It such an open letter were published, it might upset Trump to the point where he would rescind his pledge to help the technology industry by cutting back on government regulations, Enderle feared.

Secondary Strategy

It’s doubtful the letter tech leaders reportedly are signing would have any effect on the president’s opinion or his executive order, suggested Charles Kind, principal analyst at Pund-IT.

“In the first two weeks of his administration, Trump has shown himself to be willful, combative and quick to take offense — none of which are qualities one associates with a desire to seek compromise,” he told TechNewsWorld.

That said, “simply writing the letter could be as important for tech companies as finding a way to get through to the administration,” King continued.

“The fact is that the impact of the executive order on Silicon Valley’s employment of foreign-born engineers is just one of the elements in play here. More important will be the effect that Trump’s unilateral actions and ‘America first’ intentions have on foreign markets, many of which are crucial to the current and future health of U.S. tech companies,” he explained.

“If Mr. Trump sparks crises,” said King, “including trade wars with formerly friendly allies — and it seems likely that he will — the immigration letter signers’ willingness to confront the president could help them maintain their good standing with trusted partners and customers who are otherwise threatened by the administration’s policies.”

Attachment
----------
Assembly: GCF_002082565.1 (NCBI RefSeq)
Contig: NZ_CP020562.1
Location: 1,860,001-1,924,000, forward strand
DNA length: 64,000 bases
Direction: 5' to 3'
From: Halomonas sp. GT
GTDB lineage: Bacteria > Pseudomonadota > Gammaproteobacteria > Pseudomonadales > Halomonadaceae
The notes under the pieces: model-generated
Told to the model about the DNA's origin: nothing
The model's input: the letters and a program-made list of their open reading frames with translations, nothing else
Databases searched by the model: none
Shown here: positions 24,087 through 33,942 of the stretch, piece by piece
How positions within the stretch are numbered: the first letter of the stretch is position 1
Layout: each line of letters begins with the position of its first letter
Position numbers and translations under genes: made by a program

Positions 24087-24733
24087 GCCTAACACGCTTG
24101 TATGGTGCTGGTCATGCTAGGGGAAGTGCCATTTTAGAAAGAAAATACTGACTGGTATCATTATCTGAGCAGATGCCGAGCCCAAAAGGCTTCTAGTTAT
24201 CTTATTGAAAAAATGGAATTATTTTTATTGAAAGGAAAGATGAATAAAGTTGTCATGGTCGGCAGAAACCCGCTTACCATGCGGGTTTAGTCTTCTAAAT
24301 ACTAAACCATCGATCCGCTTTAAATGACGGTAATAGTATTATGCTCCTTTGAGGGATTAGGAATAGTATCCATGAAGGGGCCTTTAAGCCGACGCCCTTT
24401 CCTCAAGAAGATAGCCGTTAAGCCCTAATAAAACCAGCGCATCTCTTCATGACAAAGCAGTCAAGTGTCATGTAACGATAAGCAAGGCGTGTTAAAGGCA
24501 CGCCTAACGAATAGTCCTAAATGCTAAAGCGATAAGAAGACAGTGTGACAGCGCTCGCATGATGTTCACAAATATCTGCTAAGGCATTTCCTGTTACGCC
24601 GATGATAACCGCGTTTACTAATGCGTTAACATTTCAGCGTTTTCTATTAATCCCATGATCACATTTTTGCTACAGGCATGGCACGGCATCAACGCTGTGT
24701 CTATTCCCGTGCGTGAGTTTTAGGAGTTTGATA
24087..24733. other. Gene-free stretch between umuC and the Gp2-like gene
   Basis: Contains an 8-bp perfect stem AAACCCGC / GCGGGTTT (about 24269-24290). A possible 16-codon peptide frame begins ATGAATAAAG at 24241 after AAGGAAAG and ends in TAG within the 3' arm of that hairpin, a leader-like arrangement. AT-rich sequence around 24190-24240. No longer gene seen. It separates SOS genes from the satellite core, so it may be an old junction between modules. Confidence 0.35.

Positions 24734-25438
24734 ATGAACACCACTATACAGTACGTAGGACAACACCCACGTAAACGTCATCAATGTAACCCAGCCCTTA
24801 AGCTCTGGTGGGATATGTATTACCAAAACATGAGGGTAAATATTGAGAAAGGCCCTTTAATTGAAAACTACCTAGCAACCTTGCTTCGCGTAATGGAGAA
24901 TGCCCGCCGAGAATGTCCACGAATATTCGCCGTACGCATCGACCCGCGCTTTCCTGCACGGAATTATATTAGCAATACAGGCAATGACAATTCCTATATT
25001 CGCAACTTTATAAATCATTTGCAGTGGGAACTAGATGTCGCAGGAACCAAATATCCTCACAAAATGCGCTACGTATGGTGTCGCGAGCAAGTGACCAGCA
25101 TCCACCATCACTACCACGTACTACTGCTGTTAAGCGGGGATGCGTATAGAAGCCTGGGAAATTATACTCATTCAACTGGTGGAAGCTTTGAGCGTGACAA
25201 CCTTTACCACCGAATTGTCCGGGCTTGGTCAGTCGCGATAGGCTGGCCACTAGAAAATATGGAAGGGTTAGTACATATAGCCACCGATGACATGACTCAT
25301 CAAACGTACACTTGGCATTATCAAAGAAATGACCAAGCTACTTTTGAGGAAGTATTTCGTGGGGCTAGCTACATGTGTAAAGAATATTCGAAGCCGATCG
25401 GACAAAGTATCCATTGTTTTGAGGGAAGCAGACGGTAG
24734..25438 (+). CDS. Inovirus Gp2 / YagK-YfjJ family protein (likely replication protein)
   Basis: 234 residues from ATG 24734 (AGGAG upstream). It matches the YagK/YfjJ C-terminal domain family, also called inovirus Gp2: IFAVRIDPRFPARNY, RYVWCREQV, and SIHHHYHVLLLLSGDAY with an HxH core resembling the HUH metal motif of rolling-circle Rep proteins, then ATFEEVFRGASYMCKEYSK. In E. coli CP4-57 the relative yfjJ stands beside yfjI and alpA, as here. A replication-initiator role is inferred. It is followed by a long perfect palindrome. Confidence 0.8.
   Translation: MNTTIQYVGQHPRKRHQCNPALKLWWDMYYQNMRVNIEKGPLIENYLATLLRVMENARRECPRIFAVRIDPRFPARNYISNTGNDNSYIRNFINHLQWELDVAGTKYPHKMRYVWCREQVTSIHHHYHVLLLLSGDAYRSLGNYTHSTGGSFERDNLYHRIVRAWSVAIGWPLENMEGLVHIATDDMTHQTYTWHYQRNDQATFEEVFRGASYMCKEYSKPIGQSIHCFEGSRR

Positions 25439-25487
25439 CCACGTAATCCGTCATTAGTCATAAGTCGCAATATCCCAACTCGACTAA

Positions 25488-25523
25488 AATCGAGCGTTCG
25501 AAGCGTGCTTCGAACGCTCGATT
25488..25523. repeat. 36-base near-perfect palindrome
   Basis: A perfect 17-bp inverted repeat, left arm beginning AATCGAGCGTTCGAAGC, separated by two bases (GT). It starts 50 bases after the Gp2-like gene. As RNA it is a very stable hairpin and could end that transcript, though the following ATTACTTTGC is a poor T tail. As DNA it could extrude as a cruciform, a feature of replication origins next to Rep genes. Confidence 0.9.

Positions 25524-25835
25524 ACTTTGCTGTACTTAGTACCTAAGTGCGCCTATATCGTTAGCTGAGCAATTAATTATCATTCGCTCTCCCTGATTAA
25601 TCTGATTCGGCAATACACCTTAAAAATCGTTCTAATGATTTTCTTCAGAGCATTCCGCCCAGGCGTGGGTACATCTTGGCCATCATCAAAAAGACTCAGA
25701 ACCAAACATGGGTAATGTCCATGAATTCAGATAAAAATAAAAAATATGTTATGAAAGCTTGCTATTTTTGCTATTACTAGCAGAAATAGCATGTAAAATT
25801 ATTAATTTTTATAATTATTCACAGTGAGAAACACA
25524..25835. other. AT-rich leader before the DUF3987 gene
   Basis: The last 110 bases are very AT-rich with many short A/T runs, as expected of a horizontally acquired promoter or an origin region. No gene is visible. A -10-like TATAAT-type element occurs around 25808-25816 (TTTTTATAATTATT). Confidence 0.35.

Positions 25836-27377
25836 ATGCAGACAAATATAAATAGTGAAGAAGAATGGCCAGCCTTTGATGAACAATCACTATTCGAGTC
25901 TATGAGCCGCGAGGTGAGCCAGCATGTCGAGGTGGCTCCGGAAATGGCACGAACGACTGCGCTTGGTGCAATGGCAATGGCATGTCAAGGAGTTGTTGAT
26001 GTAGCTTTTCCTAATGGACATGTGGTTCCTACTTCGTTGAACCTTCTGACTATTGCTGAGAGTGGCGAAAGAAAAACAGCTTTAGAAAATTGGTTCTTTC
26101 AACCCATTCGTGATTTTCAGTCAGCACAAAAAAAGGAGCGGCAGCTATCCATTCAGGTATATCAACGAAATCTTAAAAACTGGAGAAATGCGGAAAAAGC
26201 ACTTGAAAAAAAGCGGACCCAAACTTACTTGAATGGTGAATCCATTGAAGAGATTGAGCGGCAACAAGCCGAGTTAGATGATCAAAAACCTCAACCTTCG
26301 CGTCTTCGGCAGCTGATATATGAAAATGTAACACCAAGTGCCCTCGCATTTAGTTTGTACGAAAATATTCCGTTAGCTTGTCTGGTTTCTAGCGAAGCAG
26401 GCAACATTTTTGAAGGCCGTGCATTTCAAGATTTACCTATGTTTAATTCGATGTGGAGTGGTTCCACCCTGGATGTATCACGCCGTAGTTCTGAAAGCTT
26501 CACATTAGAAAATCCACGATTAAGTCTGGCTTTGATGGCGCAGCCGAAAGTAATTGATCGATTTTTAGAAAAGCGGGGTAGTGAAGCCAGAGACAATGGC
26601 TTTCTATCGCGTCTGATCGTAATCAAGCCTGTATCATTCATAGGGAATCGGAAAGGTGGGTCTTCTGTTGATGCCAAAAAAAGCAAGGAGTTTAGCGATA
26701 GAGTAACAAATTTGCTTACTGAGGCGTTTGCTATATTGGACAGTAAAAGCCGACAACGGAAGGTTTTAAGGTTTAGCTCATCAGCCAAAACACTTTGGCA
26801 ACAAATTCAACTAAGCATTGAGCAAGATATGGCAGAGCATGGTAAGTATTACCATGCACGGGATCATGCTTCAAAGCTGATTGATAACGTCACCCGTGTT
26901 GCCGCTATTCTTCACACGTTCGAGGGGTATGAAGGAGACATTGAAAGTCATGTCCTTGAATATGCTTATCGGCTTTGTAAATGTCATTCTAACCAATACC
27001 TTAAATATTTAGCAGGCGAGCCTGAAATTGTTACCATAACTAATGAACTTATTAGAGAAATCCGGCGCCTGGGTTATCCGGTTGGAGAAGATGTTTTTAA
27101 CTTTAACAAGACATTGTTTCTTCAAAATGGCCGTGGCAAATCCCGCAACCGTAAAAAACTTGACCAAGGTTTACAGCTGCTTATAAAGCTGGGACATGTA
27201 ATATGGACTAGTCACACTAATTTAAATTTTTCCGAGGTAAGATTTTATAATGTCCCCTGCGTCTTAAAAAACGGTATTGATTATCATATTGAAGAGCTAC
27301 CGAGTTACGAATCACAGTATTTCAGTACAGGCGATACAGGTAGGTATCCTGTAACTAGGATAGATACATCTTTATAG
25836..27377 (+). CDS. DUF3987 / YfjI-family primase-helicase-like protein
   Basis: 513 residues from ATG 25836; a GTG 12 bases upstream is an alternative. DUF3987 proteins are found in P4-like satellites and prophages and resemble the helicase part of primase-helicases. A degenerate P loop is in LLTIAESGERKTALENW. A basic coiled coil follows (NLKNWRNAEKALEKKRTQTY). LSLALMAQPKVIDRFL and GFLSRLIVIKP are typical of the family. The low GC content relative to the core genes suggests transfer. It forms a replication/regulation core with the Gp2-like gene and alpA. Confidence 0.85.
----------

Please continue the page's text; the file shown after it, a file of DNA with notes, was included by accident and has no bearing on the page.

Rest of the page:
David Jones is a freelance writer based in Essex County, New Jersey. He has written for Reuters, Bloomberg, Crain's New York Business and The New York Times.

2 Comments

  • I would tend to agree with Jesscott in the previous post. I would be willing to bet the biggest issue is their ability to use workers from overseas for a much lower wage. Step back and take a good hard look at these problems from 10,000 feet. Our government let things get so far out of hand that the illegals that are already here can protest in such massive numbers, and demand resources and benefits. It is going to require a firm stance and things will get better. Follow the law, and enter properly and you will see it is a pretty nice country. We just have some house cleaning to do.

  • I AM so tired of over reactions in the US to everything. So your candidate didn’t win, that doesn’t make it unfair. So a few Muslim populated countries harbor terrorists. The reality of protection is that you have to blanket target a area to protect all. There is no real possible solution to vetting people from certain countries because the US has no diplomatic connections with them. Yes it makes for more issues for everyone, but the alternative like the TSA in airports is to allow terrorists to circumvent the system and attack us from within. This has worked well in Europe and we do not want that here. The Visa process does not give you citizen status. We are not robbing you of anything. You are allowed here because the immigration policy allows it. It can always be changed, and a pause was needed to prevent people from coming here for no other reason than to hurt us. On a personal level myself, I wonder why we as US citizens don’t get as upset with out homeless, or our unemployed, or the fact Chicago has such a high crime rate or murders? Why does a few thousand inconvenienced non citizens bother so many? Maybe it’s because companies like Google have far more vested in visa workers than US workers? Maybe their focus is on company profit and success and not on keeping America safe? The President’s only responsibility is the safety of our citizens. We live in a violent world and its about time we realize that and with that comes sacrifices. Same as we have endured more security at airports, and more vetting to obtain visa’s. Maybe if we had been more proactive against ISIS this might have been avoided? Has anyone thought of that?